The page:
Protests in US cities and towns has continued to make headlines over the acquittal of the police officers involved in the unjustified homicides in Ferguson, Missouri involving the shooting death of Michael Brown and in New York City where Eric Garner’s death was the result of a chokehold by the NYPD. Now the Obama Administration and police departments across the US are in agreement to have the police wear body cameras to record their actions when they interact with the public. Eric Garner’s death was recorded by the public, but the police officers responsible for his death were aquitted by the jury. Since the tragic deaths of both Micheal Brown and Eric Garner, the Obama administration is now seeking $263 million to purchase body cameras so that any wrongdoing by the police can be recorded. The funds will also be used to “better train police officers.”
For some reason, I find that hard to believe. Something does not sound right with this picture. “President Barack Obama announced Monday that he will seek $263 million in order to better train police officers – and a large chunk of that money will fund the purchase of roughly 50,000 body cameras” RT News reported. In all, President Obama wants congress to approve $75 million to purchase 50,000 body cameras for police officers across the U.S. while continuing the transfer of military equipment to state and local police departments with a “controversial Pentagon program which transfers old equipment – including vehicles and other military gear – to local police departments will remain largely intact.” The report also stated funding to improve training and reform law enforcement agencies were also in the bill, but a large portion would allow for the creation of “outreach programs intended to build trust between communities and law enforcement, The Hill reported.” Improving training to police departments while sending military grade weapons hardly seems comforting to the public. Body cameras would not change anything; in fact it would only add another tool for authorities to increase their surveillance capabilities to monitor the public. Earlier this year, an article published by Jay Stanley, a Senior Policy Analyst at the American Civil Liberties Union (ACLU) titled ‘Big Data, George Orwell, and Tanks’explains why video surveillance and other gadgets used by law enforcement is not a good idea:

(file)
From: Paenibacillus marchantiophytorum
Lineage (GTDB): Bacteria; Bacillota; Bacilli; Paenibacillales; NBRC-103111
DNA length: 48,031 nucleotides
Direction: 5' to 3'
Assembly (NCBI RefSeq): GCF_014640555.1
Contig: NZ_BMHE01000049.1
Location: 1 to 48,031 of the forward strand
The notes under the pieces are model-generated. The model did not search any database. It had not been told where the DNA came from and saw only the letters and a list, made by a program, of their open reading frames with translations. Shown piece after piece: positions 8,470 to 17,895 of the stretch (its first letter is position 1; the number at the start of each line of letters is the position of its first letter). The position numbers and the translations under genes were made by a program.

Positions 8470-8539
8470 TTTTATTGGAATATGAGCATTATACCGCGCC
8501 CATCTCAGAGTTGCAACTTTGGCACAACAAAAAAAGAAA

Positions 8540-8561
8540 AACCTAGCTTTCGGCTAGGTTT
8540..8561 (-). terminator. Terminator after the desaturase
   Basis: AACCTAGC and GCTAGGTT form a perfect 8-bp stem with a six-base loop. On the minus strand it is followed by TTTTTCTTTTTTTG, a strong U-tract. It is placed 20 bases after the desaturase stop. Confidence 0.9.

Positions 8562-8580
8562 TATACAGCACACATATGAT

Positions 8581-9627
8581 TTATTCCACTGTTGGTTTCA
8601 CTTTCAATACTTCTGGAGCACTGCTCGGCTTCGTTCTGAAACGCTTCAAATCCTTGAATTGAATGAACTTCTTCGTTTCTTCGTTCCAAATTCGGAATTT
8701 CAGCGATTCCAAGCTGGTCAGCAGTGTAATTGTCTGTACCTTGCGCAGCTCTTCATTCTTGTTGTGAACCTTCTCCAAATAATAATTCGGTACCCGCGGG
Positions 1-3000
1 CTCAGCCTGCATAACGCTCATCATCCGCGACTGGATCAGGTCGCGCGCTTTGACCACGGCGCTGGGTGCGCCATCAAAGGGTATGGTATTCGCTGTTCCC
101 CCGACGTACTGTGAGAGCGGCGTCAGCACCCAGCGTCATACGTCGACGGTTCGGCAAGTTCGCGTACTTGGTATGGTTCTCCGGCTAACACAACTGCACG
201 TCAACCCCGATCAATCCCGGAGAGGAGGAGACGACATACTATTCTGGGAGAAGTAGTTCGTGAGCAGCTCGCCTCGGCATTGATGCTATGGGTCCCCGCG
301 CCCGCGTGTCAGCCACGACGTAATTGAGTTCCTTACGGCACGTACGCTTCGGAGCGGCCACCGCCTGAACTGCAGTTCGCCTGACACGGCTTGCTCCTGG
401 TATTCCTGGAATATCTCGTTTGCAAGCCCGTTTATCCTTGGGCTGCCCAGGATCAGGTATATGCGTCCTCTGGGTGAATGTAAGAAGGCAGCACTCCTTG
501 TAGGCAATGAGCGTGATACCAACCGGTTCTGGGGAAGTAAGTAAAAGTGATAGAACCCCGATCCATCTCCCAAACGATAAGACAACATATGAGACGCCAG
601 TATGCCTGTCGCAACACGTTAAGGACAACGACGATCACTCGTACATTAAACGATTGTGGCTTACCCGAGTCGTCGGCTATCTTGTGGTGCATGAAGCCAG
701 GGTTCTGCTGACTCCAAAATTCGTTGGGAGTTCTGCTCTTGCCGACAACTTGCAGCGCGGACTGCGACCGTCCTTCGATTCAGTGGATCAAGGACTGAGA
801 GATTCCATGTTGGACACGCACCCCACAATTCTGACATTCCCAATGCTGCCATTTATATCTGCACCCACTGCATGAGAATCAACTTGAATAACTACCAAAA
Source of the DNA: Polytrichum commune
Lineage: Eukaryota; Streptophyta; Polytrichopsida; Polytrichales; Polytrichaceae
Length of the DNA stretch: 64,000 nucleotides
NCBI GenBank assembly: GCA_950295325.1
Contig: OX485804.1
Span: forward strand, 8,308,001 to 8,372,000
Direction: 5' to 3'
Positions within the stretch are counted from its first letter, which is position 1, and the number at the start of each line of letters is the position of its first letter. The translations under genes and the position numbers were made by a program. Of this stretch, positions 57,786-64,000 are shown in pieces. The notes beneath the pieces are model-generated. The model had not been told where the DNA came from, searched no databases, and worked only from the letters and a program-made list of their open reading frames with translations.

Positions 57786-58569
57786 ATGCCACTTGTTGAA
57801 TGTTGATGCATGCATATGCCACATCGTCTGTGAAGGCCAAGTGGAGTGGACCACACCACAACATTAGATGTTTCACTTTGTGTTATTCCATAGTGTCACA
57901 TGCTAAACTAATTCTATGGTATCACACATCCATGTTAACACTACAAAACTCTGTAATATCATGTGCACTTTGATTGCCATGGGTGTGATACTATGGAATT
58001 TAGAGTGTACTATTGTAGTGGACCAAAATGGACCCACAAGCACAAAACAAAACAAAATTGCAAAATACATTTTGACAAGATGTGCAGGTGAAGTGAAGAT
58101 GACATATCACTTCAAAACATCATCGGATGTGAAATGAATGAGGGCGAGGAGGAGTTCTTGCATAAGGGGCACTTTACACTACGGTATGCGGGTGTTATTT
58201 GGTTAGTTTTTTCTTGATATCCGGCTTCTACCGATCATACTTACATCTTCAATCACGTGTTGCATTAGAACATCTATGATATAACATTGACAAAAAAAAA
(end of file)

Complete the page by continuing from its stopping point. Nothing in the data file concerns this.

Of course the effects of particular tools and technologies are not always open-and-shut; often they are contested. We’re seeing that play out today with regard to video surveillance, for example. Police departments are increasingly putting video surveillance cameras up in our public spaces—often entire networks of them (despite the fact that every day there is less and less reason to do so). But at the same time, individuals are using their own cameras to record what the police do—and too often finding police attempting to (mis)use their authority to stop them from doing so. And into the middle of this contested space comes the far more ambiguous police body cameras, which could serve one function or the other depending on the nitty-gritty details of the rules governing their deployment.
How could Big Data analytics help individuals? In theory, where data sets are made available to all, they could expand individuals’ access to information about the world and enable oversight over their government or companies. Big Data could also help empower individuals by allowing them to analyze their own data.
But unfortunately transparency is usually a hard-fought result—normally institutions fight to keep their data to themselves. And sometimes there will be privacy issues that make opening up databases legitimately problematic.
One other problem with the police carrying body cameras is that they are aimed at civilians, not the police. They will be used by the police to collect evidence against people who commit crimes but it can be used against a person who might fall under any suspicion. This is why very few police departments and other intelligence agencies have opposed body cameras. It is just another way of recording indivials or groups (protesters) for its mega databases. Recently, surveilance cameras have been outfitted with facial recognition technology as PhysOrg.com reported in 2012: